The Truth Behind “Based on a True Story”


If there is one thing that makes every horror movie out there even scarier, it is the simple phrase “based on a true story”. However, more often than not, the events the horror movies claim to be based on are unsurprisingly lackluster compared to their cinematic counterparts. Yet sometimes the roots of the story are just as terrifying as the story itself. So, in the spirit of Halloween, and the season of all things spooky, I aim to shed some light on the true stories that inspire some of today’s horror masterpieces.

Silence of the Lambs – This academy award winning crime/horror icon is unforgettable, mostly because of the chillingly brilliant performance of Anthony Hopkins. Hopkins played the infamous Hannibal Lecter, and although he was only in the movie for 16 minutes, he left a lasting impression with the audience, as well as the critics. However, Hopkins’ role was not based on reality. The main antagonist of the film, Buffalo Bill, was based on not one, but two serial killers: Jerry Brudos, and Ed Gein, who both shared a disturbing amount of similarities with Bill.

The Strangers – This is a rather new but nonetheless terrifying horror movie based on a group of strangers invading a couple’s home. Though the inspiration isn’t quite as chilling as the events in the movie itself, the true events are still very disturbing. Bryan Bertino drew inspiration from three events. The first was his own personal experience. When Bertino was a child, a group of people would go house to house, asking for a fake person, and if no one answered the door, they would rob the house. The second is the Keddie Cabin Murders, a case that still remains unsolved to this day. The third is the infamous Manson Murders. The fact that there is quite a sizable grain of truth in the story just makes the movie that much more terrifying.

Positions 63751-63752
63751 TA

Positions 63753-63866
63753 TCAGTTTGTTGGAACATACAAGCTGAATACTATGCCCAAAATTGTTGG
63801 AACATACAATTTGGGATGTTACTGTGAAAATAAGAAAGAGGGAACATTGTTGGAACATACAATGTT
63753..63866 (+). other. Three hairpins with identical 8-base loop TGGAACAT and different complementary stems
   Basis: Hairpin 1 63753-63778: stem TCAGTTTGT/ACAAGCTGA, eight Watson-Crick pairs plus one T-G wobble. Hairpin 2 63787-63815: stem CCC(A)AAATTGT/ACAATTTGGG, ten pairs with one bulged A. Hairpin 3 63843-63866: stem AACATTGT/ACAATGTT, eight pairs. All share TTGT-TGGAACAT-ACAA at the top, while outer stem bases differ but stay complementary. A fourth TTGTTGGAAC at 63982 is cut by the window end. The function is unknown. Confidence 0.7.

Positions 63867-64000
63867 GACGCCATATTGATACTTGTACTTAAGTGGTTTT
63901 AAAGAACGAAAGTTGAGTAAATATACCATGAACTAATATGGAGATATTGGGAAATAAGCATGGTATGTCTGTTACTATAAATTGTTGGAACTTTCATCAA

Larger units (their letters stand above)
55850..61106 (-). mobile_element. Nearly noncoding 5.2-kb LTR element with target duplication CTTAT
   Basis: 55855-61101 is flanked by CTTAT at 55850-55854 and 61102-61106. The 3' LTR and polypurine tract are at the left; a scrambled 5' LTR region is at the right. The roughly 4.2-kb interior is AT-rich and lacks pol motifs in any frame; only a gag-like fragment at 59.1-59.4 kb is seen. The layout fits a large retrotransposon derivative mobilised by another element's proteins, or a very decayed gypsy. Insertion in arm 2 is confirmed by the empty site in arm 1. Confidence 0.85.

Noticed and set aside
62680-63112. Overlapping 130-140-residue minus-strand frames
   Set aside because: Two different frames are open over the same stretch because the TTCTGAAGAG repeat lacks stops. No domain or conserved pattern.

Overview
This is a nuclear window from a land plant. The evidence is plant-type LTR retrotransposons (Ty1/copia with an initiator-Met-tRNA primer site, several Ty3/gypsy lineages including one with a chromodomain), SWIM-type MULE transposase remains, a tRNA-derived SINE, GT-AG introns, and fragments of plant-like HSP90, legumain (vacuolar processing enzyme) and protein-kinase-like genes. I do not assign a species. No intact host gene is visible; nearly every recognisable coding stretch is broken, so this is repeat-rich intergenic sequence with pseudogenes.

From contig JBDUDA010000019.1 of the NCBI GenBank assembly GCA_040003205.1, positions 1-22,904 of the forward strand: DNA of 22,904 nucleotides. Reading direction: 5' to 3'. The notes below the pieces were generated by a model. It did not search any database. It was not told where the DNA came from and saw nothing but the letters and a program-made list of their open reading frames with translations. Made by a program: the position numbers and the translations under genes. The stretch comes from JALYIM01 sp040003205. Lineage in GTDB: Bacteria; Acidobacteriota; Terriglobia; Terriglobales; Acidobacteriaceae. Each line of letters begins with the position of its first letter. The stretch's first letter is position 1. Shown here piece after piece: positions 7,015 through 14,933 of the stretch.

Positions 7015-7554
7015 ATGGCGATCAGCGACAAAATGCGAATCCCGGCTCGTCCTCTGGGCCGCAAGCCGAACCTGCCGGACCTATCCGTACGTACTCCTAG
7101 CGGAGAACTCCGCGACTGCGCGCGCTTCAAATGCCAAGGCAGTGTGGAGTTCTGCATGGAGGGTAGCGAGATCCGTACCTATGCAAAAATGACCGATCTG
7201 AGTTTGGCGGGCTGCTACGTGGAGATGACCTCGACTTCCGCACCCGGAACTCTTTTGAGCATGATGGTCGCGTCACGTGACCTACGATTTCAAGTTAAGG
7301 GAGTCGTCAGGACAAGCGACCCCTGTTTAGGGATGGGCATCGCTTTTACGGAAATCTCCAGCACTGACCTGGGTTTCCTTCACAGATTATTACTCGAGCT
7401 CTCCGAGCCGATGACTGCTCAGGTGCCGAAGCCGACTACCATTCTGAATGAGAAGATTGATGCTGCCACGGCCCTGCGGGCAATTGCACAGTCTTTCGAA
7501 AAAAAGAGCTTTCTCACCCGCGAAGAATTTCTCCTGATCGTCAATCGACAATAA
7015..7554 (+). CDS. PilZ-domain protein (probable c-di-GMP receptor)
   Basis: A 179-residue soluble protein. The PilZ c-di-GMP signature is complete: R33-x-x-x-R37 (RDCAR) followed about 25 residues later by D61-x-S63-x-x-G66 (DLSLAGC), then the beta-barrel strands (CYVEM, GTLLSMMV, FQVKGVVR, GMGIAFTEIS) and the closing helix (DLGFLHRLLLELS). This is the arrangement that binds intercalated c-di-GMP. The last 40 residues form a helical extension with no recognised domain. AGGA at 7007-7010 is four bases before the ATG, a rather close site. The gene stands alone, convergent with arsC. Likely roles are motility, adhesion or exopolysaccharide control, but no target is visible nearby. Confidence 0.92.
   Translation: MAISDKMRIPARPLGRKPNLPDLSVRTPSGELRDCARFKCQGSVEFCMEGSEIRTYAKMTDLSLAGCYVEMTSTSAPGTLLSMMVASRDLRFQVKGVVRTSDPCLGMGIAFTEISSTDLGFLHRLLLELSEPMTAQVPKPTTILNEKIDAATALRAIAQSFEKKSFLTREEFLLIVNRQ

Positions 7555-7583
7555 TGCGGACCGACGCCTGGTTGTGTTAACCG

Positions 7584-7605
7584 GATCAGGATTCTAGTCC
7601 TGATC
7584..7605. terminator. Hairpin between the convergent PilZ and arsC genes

A Nightmare on Elm Street – Everybody knows this Wes Craven horror classic. The claim that it is based on true events is more than enough to make anybody lose some sleep. However, this is a case where the claim is, thankfully, strenuous at best. Wes Craven based Freddy Krueger’s reign of terror on a few unexplainable deaths. Craven heard of the inexplicable deaths of some Cambodian refugees. The refugees had no physical problems that anyone could discern, but died for no reason in their sleep. This is troubling, and a tragedy, but a far cry from a dream demon murdering teens in their sleep.

Some questions are best left unanswered. In the case of horror movies, this rings very true. The fact that humankind has committed such terrible things, is chilling. Yet sometimes, the claims of true inspiration are just that—claims.